The Timmins Chamber of Commerce has secured a major partner in its efforts to address the soaring costs of Ontario’s electricity and funding gaps for Connecting Link infrastructure.
At the Ontario Chamber of Commerce's (OCC) annual general meeting in Oakville on April 27 - May 1, Timmins Chamber President Kurt Bigeau successfully lobbied business representatives from around the province to support Timmins-made resolutions designed to take action on these two issues.
This success means that the Timmins Chamber policies are now official policy positions of the OCC. As such, the OCC will now actively use these positions to push the government for change, supported by the full weight of the 60,000 businesses represented by the organization.
“The OCC’s adoption of these Timmins Chamber policies is an important step for our business community and the North as a whole, as the Ontario Chamber network is an incredibly influential partner for advocacy,” said Bigeau.
“This is crucial, because although we applaud the government’s interim efforts to address these issues with infrastructure funding increases and energy rebate programs, more needs to be done to protect Northern Ontario’s business competitiveness. With the Ontario Chamber network now in full support of Timmins’ priorities, we look forward to working with our partners across the province to push for meaningful change in support of our businesses.”
These efforts are important, says Bigeau, as Timmins Chamber members regularly identify energy rates as one of their largest obstacles to doing business. Since 2004, electricity prices in Ontario have grown from a flat rate of 4.7 cents a kilowatt hour, to the 18 cents a kw/h at peak times -- an increase of 383 percent. A recent OCC report, Top 3 Obstacles to Small Business Growth, indicated that one in 20 Ontario businesses expect to close their doors in the next five years due to rising electricity prices. In addition, 38 percent will see their bottom line shrink, with the cost of electricity delaying or canceling investment in the years to come.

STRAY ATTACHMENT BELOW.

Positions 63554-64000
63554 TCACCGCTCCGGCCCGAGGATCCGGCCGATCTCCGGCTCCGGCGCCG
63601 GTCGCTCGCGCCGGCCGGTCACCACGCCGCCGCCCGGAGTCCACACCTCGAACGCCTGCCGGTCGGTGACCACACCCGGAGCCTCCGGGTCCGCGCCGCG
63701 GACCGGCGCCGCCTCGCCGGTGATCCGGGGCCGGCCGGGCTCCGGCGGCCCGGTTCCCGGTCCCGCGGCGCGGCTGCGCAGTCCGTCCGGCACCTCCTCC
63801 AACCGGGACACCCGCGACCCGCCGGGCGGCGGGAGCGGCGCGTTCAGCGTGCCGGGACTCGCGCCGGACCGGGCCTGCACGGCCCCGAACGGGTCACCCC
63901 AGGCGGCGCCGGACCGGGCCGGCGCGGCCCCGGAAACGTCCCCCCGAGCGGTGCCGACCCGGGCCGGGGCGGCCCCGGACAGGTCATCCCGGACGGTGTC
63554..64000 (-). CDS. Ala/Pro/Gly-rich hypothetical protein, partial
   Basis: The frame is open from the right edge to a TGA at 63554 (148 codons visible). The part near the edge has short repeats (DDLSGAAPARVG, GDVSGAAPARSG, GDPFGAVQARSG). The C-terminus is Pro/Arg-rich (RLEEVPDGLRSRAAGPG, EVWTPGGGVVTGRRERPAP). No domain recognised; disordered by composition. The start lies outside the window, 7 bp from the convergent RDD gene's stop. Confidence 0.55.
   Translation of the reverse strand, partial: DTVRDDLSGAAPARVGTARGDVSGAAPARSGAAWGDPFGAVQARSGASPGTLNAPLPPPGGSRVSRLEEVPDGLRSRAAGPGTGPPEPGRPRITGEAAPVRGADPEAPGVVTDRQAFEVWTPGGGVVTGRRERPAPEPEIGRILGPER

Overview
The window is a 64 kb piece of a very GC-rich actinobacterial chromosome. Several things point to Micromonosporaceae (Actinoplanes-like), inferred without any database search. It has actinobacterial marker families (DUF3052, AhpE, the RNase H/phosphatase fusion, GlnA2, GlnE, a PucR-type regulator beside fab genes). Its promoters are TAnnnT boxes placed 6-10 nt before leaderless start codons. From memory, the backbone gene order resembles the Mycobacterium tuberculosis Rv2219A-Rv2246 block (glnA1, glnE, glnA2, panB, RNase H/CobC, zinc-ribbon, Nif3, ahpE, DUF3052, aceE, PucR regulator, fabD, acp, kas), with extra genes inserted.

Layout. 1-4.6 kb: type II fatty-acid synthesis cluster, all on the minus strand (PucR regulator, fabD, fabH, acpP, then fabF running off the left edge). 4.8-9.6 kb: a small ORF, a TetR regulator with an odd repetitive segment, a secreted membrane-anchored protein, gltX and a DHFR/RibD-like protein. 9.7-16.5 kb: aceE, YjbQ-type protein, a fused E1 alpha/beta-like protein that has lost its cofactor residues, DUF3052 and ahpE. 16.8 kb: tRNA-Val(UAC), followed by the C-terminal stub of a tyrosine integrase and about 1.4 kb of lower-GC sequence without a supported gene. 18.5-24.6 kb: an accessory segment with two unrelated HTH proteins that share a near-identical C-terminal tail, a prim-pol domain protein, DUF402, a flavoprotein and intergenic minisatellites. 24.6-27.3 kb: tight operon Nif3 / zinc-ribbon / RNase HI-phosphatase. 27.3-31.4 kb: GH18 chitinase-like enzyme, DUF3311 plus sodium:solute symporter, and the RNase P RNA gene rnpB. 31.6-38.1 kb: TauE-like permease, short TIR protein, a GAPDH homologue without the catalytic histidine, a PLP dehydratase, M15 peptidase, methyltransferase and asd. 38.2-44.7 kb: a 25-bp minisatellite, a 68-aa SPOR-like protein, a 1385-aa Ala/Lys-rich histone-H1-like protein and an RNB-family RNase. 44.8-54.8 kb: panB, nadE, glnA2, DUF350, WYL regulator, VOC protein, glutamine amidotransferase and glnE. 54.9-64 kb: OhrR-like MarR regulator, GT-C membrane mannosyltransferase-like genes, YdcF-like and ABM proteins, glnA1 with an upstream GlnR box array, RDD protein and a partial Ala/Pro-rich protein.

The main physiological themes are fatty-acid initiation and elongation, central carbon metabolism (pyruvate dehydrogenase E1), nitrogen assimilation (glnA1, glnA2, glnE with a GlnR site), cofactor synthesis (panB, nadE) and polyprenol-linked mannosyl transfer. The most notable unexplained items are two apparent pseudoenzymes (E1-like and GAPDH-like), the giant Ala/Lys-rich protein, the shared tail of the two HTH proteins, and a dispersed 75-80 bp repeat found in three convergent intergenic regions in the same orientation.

The issue of Connecting Links -- portions of provincial highways traveling through municipalities –- is equally problematic for businesses in communities like Timmins, which is responsible for 21 kilometres' worth.
The province has long recognized its responsibility for assisting in that maintenance through the Connecting Link funding program, which provided an annual $15 million to cover up to 90% of project costs until 2013; this total will increase to $30 million by 2019. However, Connecting Links are located in 77 Ontario communities, which all still face considerable struggles to address these additional responsibilities. For example, the City of Timmins faces an estimated $100 million of repairs over 10 years for its share of the Connecting Link.
To help rally support to address these issues to protect Timmins' economy and the ability of its businesses to succeed, the Timmins Chamber developed official resolutions to lobby the OCC, based on input from its members as well as its Government Regulation and Policy Committee. As a sign of their broader impact on Northern Ontario, both policies were also co-sponsored at the event by the Greater Sudbury Chamber of Commerce, Thunder Bay Chamber of Commerce, and Sault Ste. Marie Chamber of Commerce.
“Given the importance of energy and infrastructure for our members, we’re very pleased to be able to advance these issues at the provincial level," said Bigeau. "We developed strong partnerships with our fellow Northern chambers to establish some key support in advance of the meeting, and having the entire Ontario Chamber network expand that support is a sign of how badly action needs to be taken on these files.”
The May 1 event also saw the successful passage of several policies put forward by other Northern Ontario chambers and on which the Timmins Chamber had partnered in the interests of its members. This includes resolutions that the province refocus the Ontario College of Trades, improve the ability of employers to recruit skilled workers, and mitigate the impact of cap and trade regulations.
The Oakville conference also gave Timmins Chamber representatives the opportunity to speak directly to Ontario Premier Kathleen Wynne, PC Leader Patrick Brown and NDP Leader Andrea Horwath on these and other key issues for local businesses.
About the Timmins Chamber of Commerce
With 700 members, the Timmins Chamber of Commerce is one of the largest accredited chambers of commerce with distinction in northeastern Ontario. As the “Voice of Business in Timmins” since 1949, our advocacy and policy initiatives focus on ensuring a positive business climate in the City of Timmins.
Manager of Policy, Research and Communications
Timmins Chamber of Commerce